“The Man of U.N.C.L.E” (2015)
The 2015 long feature film directed by Guy Richie is the movie adaptation of a TV series of the same name aired between 1964 and 1968. The story is set in 1960s, during Cold War, when Russia and America decide to join forces for the sake of a crucial international operation. American CIA agent Napoleon Solo (Henry Cavill) is required to co-operate with Russian KGB operative Ilya Kuryakin (Armie Hammer), and British secret agent Gaby Teller (Alicia Vikander ) to prevent the enemy forces from creating a weapon of mass destruction. The black comedy spy film turns out as a rather funny display of different local customs and life styles, fantasizing on how heavily they can affect international espionage operations, while breaking away from the original TV show and transforming it in a brand new set of adventures.
“Downton Abbey” (2019)
Based on the popular British TV show of the same name by Julian Fellowes, with 52 critically acclaimed episodes aired from 2010 to 2015, the movie adaptation and sequel was directed by Michael Engler, and created and written by Julian Fellowes himself. The cast of the original TV show (Hugh Bonneville, Jim Carter, Michelle Dockery, Elizabeth McGovern, Maggie Smith) makes its comeback in a film narrating a new adventure in the lives of the Grantham family and their servants. It’s 1927, one year after the events told in the sixth season finale. The story revolves around the preparations for the upcoming visit of King George V and his wife, Queen Mary, to Downton Abbey, which is chosen as one of the stops of their tour around the English countryside aimed at strengthening the relationship between the royal family and the British aristocracy. The fans of the TV series will be glad to get back to Downton Abbey’s evocative settings and greet the people from Upstairs and Downstairs once again reunited for a new series of amorous intrigues and bad blood spreading.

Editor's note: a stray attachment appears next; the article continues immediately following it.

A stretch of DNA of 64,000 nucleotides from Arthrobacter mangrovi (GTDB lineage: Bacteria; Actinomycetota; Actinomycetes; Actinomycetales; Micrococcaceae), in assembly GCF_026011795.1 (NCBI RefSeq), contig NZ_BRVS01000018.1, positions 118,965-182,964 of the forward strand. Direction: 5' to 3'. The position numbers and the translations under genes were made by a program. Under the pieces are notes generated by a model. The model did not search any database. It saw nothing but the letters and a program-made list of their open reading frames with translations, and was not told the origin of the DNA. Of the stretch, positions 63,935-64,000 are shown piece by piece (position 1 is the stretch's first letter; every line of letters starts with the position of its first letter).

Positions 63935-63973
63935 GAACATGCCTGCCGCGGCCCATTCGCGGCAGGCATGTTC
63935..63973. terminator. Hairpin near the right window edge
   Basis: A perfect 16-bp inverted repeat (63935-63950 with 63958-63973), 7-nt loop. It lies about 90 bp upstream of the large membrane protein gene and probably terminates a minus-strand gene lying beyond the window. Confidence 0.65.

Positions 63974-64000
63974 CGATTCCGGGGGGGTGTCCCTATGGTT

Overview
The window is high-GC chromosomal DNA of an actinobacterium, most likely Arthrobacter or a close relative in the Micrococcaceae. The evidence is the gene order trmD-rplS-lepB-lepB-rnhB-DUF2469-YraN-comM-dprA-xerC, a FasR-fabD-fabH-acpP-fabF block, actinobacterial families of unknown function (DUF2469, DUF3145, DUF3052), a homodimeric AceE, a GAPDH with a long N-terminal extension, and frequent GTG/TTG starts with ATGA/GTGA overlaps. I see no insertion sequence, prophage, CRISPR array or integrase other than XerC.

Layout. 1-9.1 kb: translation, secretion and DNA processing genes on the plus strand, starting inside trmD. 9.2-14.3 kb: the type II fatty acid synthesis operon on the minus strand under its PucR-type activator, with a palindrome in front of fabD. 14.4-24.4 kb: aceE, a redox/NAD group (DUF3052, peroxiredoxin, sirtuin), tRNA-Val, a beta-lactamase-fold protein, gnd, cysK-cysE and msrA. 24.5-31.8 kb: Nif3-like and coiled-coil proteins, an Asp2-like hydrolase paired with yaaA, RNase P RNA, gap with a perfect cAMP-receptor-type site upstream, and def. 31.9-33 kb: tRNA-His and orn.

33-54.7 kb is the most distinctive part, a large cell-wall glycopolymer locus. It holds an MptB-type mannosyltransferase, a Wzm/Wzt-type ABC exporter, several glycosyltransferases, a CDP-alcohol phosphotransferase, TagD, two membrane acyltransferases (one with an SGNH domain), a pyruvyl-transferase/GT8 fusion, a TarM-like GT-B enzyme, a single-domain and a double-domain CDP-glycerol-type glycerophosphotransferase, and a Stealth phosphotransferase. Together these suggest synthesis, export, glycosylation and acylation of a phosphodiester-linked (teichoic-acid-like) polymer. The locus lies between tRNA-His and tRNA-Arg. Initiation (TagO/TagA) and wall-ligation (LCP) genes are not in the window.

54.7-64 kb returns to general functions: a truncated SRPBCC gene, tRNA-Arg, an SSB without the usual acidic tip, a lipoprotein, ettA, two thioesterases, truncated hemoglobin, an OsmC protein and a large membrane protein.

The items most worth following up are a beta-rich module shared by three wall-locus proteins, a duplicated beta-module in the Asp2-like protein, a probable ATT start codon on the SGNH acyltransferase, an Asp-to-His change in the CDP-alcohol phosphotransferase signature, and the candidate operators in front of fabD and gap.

(NOT JUST) FOR YOUNG ADULTS
“Scooby-Doo: The Movie” (2002)
The live-action film starring Freddie Prinze, Jr., Sarah Michelle Gellar, Matthew Lillard, Linda Cardellini, and a CGI Scooby, directed by Raja Gosnell, is based on the animated television series “Scooby-Doo” created by Joe Ruby Ken Spears and produced from 1969 to the present. The film tells yet another adventure of the old, famous group of four, Fred, Daphne, Velma, and Shaggy, and their talking dog Scooby-Doo, together forming Mystery, Inc.. This time, they investigate a mystery on Spooky Island, a horror-themed beach resort. In 2004, the unsuccessful sequel “Scooby-Doo 2: Monsters Unleashed” was released, while a computer-animated movie produced by Warner Animation Group and titled “Scoob!” was digitally released in June 2020, topping the digital rental charts in its first three weekends of release.